One of the frustrations of nanotechnology is that we generally can’t make nano materials in large quantities or at low cost, much less both. For the last five years a friend of mine has been telling me this story, explaining that there’s a secret manufacturing method and that he’s seen it. I’m beginning to think the guy is right. We may finally be on the threshold of the real nanotech revolution.
Say you want to build a space elevator, which is probably the easiest way to hoist payloads into orbit. Easy yet also impossible, because no material can be manufactured that is strong enough to make an elevator cable to space. The weight of the cable alone would cause too much tensile stress: it couldn’t carry itself, much less a commercially-viable payload, too. Some exotic new material is required, one with a strength-to-weight ratio beyond any present material, even spider silk. So we talk about space elevators, we have conferences about space elevators, we draw picture after picture of space elevators, yet we can’t make one. Or couldn’t… until now.
Nanotech has always seemed to me a bit of a tease. The ideas are profound: we make tiny little machines and use them for whole new purposes. And we can do it to some extent — building materials in small amounts and Micro-Electrical-Mechanical-Systems (MEMS), putting an accelerometer and a barometer and a compass in your mobile phone. Nano tech is little things that so far we make in small amounts, but it still isn’t a space elevator. That would take a thousand tons of carbon nanotubes — a billion times more nanotubes than the entire world production to date.
Nanotech, before there was really anything nano to sell or buy, and certainly before there was anything to even show, was promoted as an idea with, as I recall, two main images: 1) microscopic machines injected into your bloodstream to chip away and remove cholesterol deposits like tiny backhoes, and; 2) a swimming pool filled with primordial raw materials and millions more tiny machines would produce an exact replica of a Tucker Tornado car right down to having lacquer paint and a full tank of gas. Drain the pool and drive the car away. Is it possible? Sometime in the mid-22nd century, maybe. I haven’t had a nano-cholesterol treatment yet, have you? And where’s that damned Tucker?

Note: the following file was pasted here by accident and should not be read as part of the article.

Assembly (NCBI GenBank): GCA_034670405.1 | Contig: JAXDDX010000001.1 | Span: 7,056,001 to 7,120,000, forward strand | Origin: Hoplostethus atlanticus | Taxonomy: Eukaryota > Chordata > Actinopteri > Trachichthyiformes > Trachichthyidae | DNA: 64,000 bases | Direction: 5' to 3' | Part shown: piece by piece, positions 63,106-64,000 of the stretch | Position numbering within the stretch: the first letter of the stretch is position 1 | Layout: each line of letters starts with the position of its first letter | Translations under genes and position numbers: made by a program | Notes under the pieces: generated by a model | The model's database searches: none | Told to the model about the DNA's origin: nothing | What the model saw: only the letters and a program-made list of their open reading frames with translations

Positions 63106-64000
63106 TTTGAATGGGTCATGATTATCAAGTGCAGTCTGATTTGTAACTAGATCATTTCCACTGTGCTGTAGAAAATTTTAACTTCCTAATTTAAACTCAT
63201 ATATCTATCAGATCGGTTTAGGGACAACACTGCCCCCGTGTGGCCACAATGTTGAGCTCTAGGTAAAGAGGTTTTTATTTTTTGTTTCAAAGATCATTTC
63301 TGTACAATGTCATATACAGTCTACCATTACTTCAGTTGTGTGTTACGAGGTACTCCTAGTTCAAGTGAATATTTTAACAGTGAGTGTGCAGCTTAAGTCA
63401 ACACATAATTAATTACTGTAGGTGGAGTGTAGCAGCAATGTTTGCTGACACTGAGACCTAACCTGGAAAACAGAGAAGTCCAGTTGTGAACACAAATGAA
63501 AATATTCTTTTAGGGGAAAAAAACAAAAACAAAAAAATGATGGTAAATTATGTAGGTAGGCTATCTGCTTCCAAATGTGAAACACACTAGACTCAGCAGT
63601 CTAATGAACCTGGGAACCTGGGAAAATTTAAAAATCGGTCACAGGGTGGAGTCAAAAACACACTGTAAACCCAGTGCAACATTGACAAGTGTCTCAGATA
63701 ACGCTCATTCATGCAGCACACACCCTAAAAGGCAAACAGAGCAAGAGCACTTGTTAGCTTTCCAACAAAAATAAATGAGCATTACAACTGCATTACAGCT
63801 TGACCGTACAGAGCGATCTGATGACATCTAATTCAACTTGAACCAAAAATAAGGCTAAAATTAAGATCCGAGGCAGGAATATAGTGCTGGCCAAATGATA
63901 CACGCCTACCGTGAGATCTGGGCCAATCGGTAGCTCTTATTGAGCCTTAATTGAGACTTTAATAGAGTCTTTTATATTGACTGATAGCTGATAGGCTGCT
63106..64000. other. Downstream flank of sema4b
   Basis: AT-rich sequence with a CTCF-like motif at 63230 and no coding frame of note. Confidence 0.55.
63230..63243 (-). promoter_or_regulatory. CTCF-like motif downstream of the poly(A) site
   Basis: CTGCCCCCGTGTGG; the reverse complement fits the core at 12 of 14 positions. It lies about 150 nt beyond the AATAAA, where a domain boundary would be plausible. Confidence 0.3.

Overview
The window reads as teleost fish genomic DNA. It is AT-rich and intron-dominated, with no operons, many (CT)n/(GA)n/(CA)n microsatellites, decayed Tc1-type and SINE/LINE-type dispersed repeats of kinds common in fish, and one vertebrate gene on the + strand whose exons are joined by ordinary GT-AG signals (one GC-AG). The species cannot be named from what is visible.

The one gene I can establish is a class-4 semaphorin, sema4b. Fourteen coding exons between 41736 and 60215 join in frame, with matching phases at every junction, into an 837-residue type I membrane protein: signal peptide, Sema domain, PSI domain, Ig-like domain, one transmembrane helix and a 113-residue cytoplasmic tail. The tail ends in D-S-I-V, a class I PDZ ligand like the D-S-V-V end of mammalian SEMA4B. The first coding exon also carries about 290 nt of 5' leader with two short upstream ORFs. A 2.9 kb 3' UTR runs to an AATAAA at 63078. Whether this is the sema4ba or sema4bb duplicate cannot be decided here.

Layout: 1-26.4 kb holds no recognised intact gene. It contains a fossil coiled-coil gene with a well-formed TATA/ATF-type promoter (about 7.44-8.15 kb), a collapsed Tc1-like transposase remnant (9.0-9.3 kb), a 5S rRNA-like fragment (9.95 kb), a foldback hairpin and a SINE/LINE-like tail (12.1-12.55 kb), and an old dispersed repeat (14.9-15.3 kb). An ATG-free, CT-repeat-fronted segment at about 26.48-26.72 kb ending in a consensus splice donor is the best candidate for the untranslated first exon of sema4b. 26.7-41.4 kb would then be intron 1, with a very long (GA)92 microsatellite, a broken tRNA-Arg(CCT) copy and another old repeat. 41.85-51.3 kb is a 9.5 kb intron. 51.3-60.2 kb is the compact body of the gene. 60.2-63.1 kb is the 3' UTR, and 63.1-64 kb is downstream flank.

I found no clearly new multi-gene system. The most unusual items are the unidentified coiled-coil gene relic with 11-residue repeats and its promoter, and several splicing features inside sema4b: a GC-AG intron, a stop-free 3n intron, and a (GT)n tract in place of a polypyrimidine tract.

The fact is that nanotechnology is having a huge impact but — as inevitably happens — it isn’t working out the way we first expected. It’s not so customer-facing for one thing. And some of the things that had to happen for nano to have the kind of success originally predicted didn’t come about, or haven’t yet. But in one specific area that might be about to change. Still no custom Tucker Tornados, but the grander, bigger, promise of nanotech may be soon realized.
The next step in nanotech is making huge amounts of basic nano building materials. We already know generally what we want to make, we just don’t know how to do it economically and in huge quantities.
Enter, The Engineer.
The Engineer is a good friend of mine. He’s the real deal, a technologist who makes stuff that works. He can fix your car, build you a satellite, or blow you up. A renaissance man, he can do it all. And he exists, I swear it. He just prefers to work in the background.
The Engineer told me years ago that nanotechnology would never reach its potential until smart materials could be manufactured in huge volumes needed to make real things in great numbers. Until then it would be all mobile phones and maybe really cool paint pigments, but no piles of nanotubes and certainly no new Tuckers. “What’s needed,” he told me back in 2011, “is a self-organizing principle — a way to get nano materials to essentially make themselves.”